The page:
“Come on, kids! Let’s go see Grandpa!”
The kids didn’t need any convincing, particularly little Billy, even though this would often seem a drudging request. Billy at the least liked the simple act of riding; riding through the stars.
The family tumbled into their jet-orb and took off. The soft silver sphere glided on steam, rising up and out of the family’s top-domed aperture garage, into the airlock and out to the starry night. The symbols of Space Station Alpha blinked behind: the waving projected flag echoed forever into the deep black night, the small houses with bubble backyards whirred into the distance behind them, toppling over each other like a gyroscope to simulate gravity. Each street was a bend in a protoplasm protein ever shifting. The whole city was a grand lullaby mobile, that Billy let fill his head with soft swimming thoughts each night as he lay in bed and gaze out his porthole window. Look up! There was his friend’s house, Steve, looking up-down, too, to him!
“Over the school system, they said a Grandpa is a dad’s dad. But you already have a dad!” Billy called over his sister’s head, to the front seat in his parent’s orb. They were not driving any longer, no one was, let alone could they navigate the interstellar winds by themselves, but the manufacturers still took the trouble to incorporate row seating to separate the mommies and daddies from their children. Suzie, only three, shifted in her seat, squirming for a better look out the window. An erupting star glistened like a golden bee in the distance, swirling around, orbiting another something greater.
“Right you are!” Cried his dad, shoulder around his mom with the silver sphere flying. They sighed into each other, without the need to strain eyes to drive. “This is my dad’s dad’s dad, and a few more.”
Suzie let out a brief hiccup, rumbling in her extra padded car seat, perched like an egg on all the more padding for the rest of them.
Their billiard ball ship slowed to a stall, though they couldn’t feel any difference, and laser systems recalibrated as it determined its path through the multiplying obstacles. They were now coming into view; brief slips and silhouettes of light, twirling and drifting at their own odd rates, like lint capsules caught in a sun beam. As random as they seemed, it was all eternal clockwork. “Ah, over there!” The dad cried, as if he needed to point the expert machine with a finger, like it was a hunting dog. On seeming command, it whirred into the dust drifting mesh, and darted through each of the particles expertly. They were floating now like sand specks in a sea, all of them, slowly, and the things finally could be seen.
Bodies. Hundreds and thousands, millions, of bodies, drifting up and over each other in a large ring of mist, bordering the space stations that hung together in orbs, like a raspberry, below. “You know,” the mother chimed in, looking formaldehyde-ly fine, plastinated perfect, “The grave yards used to be on the outskirts of the cities.”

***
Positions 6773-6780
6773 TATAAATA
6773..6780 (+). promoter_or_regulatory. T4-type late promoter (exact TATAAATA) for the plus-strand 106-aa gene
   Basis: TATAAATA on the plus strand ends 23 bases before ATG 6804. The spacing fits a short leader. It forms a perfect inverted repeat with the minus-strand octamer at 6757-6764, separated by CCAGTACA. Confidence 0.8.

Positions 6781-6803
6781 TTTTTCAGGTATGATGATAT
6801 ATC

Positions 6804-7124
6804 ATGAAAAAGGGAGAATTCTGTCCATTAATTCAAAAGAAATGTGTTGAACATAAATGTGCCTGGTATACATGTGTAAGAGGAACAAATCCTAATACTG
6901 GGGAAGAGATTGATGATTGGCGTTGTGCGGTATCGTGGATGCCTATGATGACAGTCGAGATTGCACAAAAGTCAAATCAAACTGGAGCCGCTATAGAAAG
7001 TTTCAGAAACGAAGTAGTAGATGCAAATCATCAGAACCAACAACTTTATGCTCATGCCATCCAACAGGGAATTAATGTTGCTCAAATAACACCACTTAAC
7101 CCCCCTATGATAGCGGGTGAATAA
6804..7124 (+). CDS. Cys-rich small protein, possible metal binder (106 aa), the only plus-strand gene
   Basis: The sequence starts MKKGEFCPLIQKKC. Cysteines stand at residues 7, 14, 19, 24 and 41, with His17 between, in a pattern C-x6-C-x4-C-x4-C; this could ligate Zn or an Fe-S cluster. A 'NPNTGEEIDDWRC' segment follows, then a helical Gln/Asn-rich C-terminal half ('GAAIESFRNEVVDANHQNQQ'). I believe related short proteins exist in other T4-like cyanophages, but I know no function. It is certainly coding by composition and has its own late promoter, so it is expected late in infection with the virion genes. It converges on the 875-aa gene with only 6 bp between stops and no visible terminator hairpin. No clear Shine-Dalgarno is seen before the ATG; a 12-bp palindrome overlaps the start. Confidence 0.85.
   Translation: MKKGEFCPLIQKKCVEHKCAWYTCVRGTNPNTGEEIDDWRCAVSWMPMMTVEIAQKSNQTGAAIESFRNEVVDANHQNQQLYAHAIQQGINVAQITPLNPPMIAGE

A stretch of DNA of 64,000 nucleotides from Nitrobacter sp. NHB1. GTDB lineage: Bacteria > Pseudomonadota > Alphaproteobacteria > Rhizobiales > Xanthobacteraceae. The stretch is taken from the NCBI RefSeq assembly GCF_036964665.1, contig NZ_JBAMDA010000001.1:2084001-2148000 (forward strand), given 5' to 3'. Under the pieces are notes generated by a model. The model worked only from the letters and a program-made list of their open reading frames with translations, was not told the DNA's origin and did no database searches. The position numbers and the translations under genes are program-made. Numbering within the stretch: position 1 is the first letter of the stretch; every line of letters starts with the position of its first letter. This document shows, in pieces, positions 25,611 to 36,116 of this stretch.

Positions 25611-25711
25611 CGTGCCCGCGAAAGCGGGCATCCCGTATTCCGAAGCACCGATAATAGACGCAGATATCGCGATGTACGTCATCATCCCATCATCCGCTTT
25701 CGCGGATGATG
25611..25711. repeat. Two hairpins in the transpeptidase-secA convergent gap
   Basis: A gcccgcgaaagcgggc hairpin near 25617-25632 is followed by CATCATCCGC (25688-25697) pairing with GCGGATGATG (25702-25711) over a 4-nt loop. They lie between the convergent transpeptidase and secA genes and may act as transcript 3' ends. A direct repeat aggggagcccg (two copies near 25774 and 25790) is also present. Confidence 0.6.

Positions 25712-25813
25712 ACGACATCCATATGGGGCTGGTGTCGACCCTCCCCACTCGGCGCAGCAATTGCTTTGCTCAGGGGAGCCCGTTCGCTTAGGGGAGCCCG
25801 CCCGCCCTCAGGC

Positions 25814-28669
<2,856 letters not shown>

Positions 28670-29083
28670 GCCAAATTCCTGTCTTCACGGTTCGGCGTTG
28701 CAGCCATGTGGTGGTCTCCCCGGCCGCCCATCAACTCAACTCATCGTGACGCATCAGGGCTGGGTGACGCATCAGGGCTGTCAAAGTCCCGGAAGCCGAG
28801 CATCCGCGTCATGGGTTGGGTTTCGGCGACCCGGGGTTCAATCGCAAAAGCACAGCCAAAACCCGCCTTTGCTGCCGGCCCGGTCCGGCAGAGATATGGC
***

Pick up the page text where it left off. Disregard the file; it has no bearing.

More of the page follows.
“Huh,” the dad said, “Who would have known?”
Lastly the ship matched the slow moving funeral procession, and a plank of a man next to them drifted into plane view of the front domed spaceshield. He twisted on his y axis, running from the top of his cranium to the tips of his rigor mortis extended toes. His blue eyes glistened like frozen ice, like glass marbles, those star struck ones made eons ago to mimic the planets they now roamed among. Each vein and collapse of his nose was visible. It was indeed red as if in the cold for too long; for only a few minutes too long though, not the thousand years he had now been drifting.
“William Hinkley the Third,” the dad recited calmly. “The one that started it all, he first ancestor.”
“Wow,” the boy behind exclaimed, “And I’m…”
“The 57th,” the father reminded him, “Me, I’m the 56th.”
The machine whirred around, lurching to tilt the dome to its next side, “Here’s the 54th, the 53rd…”
“That’s right!” The dad was proud of his son. He would make his line proud.
And they were all there, staring at them, down at them every day, if through a window, if a thousand miles up, and if blindly.
“One day I’ll be up there?”
The mother shot a look to the father out the side of her pursed and shadowed eyes. He either did not notice, or proceeded regardless, “We all will be. Jettisoned out and right in place, in exactly the place we were always meant to be returned to, down the line. Father first, son after. And on and on and on.”
It was the first instant in their insect history that humans could have a sense of cosmic time. And even then, only by one one millionth.
They looked out the front porthole to where the bodies blended, shrinked to a shrine of specks, finally lost themselves in an undifferentiated silver Saturn-ring of satellite souls.
“When you die, they used to say you’d go up to heaven to watch over the rest of your family, down on Earth. They were right in a sense. It just hadn’t happened yet. But now it does.”
Watching, forever. Would you want to be?